Misinterpreted Behaviors

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Many individuals on the autism spectrum do not understand the rules and boundaries of social behavior. Many respond impulsively to their feelings without regard to certain social mores. Others react inappropriately as a result of sensory regulation problems. These individuals can become overstimulated and may have what appears to be an unprovoked “meltdown.”  Because of these and other symptoms of Autism Spectrum Disorder (ASD), it is possible for individuals  to find themselves in trouble with the law without any awareness of having done something wrong or without any understanding of what they did that got them into trouble.

Individuals on the autism spectrum may exhibit behaviors that can be misinterpreted by others. Consider these situations:

  • An individual may not understand personal boundaries and personal space issues. An autistic teenage boy likes a girl. He has a feeling and an urge to go over, reach out, and touch her inappropriately. The girl is frightened and reports the incident to the authorities.
  • An autistic individual, not knowing how to respond appropriately to a police or other safety officer, runs when asked something as simple as his name. The police officer assumes the individual is guilty of something or, at the very least, acting disrespectfully. The teenager is wrestled to the ground, cuffed, and brought to the police station.
  • An autistic individual is in a shop, handling the merchandise. The store owner doesn’t like the way the individual is handling the item and tells him or her to leave the store. The individual leaves the store, still holding the item (without having paid for it). This is shoplifting.
  • In an effort to make a friend, the autistic individual follows a mean-spirited suggestion of a “friend” to do something hurtful to another. For example, a student is egged on by a group to take someone’s backpack. In addition to being a form of bullying, the backpack has also been stolen.

In any of these incidents, the individual on the autism spectrum may be reported to the police, where he or she will have to deal with the law enforcement system. The law enforcement system is not always understanding of and sympathetic to disability and may not be aware that these behaviors are not a choice, but rather a manifestation of the individual’s disability.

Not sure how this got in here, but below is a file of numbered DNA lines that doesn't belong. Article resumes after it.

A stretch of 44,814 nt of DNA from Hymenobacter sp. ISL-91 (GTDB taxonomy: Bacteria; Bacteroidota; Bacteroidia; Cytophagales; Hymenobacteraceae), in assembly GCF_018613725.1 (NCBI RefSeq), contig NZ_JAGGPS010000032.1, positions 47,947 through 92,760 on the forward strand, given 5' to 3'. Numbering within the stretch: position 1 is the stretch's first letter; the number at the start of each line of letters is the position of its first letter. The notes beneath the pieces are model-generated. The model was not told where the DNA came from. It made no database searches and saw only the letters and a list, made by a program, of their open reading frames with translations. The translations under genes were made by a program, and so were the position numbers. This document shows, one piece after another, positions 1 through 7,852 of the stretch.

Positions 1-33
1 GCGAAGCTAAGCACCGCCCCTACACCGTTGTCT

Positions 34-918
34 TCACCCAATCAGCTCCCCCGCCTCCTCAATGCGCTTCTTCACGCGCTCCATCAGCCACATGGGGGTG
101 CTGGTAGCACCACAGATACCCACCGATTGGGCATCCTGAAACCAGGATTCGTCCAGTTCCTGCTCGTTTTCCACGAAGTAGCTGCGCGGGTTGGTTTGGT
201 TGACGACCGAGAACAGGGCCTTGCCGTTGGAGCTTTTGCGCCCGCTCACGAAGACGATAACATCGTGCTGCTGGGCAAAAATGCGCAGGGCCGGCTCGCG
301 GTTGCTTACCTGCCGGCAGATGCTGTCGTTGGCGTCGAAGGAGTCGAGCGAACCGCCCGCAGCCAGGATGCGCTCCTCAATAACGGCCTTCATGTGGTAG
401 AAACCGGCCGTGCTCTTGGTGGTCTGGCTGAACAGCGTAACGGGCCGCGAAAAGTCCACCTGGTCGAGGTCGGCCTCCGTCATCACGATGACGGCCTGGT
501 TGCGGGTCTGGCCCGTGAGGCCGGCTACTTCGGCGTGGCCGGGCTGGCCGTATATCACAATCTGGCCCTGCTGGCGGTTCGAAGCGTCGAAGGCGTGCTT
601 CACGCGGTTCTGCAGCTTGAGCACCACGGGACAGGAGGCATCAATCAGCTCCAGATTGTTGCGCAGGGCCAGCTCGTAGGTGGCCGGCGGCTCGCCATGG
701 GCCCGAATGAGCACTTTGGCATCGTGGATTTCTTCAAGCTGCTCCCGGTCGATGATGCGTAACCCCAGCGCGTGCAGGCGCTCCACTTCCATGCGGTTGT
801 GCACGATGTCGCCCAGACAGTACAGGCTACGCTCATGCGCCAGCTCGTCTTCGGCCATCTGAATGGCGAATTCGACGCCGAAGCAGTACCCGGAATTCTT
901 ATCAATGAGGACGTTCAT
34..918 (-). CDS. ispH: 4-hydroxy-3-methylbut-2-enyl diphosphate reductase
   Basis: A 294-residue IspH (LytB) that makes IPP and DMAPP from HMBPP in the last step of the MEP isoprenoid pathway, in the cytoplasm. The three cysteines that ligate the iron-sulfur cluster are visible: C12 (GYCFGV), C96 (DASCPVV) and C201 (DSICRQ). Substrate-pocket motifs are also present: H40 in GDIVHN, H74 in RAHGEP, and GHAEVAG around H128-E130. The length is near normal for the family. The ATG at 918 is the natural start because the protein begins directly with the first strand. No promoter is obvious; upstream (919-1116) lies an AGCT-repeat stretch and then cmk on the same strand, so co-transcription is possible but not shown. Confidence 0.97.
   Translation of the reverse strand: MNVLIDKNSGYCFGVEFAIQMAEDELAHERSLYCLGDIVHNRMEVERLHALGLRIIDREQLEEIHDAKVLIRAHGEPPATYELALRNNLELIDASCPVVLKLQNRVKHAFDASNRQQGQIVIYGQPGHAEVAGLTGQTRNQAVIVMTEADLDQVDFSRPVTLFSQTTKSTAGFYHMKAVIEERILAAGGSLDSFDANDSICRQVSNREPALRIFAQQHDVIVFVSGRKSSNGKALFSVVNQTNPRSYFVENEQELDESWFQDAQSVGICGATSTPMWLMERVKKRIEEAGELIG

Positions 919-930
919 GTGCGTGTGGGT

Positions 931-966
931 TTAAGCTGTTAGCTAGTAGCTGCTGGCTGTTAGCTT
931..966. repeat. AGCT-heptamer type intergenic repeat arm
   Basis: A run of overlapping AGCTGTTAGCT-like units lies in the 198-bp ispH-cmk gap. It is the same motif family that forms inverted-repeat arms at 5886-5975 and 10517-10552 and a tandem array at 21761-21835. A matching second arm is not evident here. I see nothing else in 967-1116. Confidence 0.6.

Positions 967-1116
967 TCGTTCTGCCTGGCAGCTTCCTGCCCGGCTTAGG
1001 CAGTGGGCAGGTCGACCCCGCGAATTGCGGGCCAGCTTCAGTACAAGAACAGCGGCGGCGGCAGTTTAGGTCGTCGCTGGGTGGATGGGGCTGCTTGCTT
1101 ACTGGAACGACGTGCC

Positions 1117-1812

A supportive community needs to be vigilant about making sure that individuals on the autism spectrum are as knowledgeable as possible about socially appropriate behavior. However, it is impossible to be prepared for every eventuality. Help promote positive interactions by:

  • Registering with your local police department. Many police precincts have forms to complete that allow families or individuals to describe behaviors, ways to communicate, and ideas to help calm the individual.
  • Using a medical identification bracelet to alert law enforcement and emergency personnel that the individual has a disability.
  • Carrying a card in your wallet (or the wallet of the autistic individual). Often, individuals on the autism spectrum may be unable to speak for themselves in a stressful situation. The card should describe that the individual is autistic and how autism may affect the individual’s behavior.
  • Taking advantage of some of the available personal tracking devices to stay safe.

Police and other public safety officers in many cities have undergone specialized trainings about ASD and other disabilities. Nonetheless, not every safety officer has the same sensitivity and not every officer has participated in the training. It is always important to prepare for the worst  and hope for the best.

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Last Updated: June 16, 2020

The Center for Autism Research and The Children's Hospital of Philadelphia do not endorse or recommend any specific person or organization or form of treatment. The information included within the CAR Autism Roadmap™ and CAR Resource Directory™ should not be considered medical advice and should serve only as a guide to resources publicly and privately available. Choosing a treatment, course of action, and/or a resource is a personal decision, which should take into account each individual's and family's particular circumstances.


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